This work has different degrees of light and dark. The reason this was done was to create contrast. For example, the faces of the figures, that we can see, pop off the page because they are both surrounded by black, while the man in the background is surrounded by white so that he does not get lost in the poster. By having this large range of values in the poster helps catch the eyes of viewers.
The face of the urchin is lighter (white) than the woman who has a middle grey face, while the man is black and is the darkest.
The woman figure is holding a copy of the magazine La Revue Blanche in her hand, the small urchin boy in front of her is pointing at it with his thumb signaling the viewer to look at it. Both of the figures are looking to the right, creating an invisible diagonal line or an implied line that the viewer’s eyes follow.
The poster’s lettering is shaky and continues the theme of Bonnard’s loose line style throughout the poster. This type of line can be seen in the urchin’s face.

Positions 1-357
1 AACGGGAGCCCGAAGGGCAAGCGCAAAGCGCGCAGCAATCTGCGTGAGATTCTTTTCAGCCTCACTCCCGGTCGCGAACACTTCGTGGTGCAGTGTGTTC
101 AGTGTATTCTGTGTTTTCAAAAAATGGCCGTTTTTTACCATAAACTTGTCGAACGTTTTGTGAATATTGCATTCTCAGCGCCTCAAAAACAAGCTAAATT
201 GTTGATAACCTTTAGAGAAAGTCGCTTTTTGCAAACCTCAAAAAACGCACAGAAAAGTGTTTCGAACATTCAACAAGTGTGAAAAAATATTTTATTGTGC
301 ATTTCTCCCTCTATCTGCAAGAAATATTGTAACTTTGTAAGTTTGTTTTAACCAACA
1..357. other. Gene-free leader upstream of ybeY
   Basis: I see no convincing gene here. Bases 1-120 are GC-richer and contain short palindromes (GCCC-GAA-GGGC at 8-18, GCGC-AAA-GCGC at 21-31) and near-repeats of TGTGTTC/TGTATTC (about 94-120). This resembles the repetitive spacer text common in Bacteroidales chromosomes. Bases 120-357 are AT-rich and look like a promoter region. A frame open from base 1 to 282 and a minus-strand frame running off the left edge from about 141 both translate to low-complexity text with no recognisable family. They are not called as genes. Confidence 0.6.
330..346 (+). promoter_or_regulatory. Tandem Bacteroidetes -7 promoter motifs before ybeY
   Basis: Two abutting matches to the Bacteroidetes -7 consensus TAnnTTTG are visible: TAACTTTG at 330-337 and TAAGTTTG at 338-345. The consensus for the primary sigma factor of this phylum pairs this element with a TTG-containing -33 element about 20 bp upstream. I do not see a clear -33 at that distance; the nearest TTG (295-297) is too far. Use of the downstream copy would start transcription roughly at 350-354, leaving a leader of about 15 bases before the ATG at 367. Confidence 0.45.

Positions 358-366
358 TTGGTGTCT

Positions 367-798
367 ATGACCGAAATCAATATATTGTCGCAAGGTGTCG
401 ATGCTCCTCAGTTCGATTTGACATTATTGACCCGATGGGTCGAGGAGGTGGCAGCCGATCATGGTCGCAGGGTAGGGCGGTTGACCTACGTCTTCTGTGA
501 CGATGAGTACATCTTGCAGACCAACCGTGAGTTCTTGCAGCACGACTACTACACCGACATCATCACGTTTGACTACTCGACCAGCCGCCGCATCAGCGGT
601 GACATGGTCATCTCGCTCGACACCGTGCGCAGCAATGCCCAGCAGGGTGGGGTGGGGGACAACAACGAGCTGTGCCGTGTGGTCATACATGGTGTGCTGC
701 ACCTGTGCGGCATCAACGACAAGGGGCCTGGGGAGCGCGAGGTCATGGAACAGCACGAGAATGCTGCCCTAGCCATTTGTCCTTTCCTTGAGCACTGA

The organic forms in the poster are the people. Bonnard made the faces of the figures not symmetrical in the faces and made their bodies curvy. Not only does this type of form happen in the figures but also the flowers on the woman’s hat.
The geometric forms are nonexistent in the poster because nothing is made to be put in perspective, which wouldn’t work for the style Bonnard was going for. The figures are flat and the square posters are made to be flat as well.
Principles of Art
Bonnard emphasizes the importance or dominance of the woman is this piece by making her the largest and most detailed figure in the poster. She is also shown as an important figure because she is the only one holding the La Revue Blanche magazine.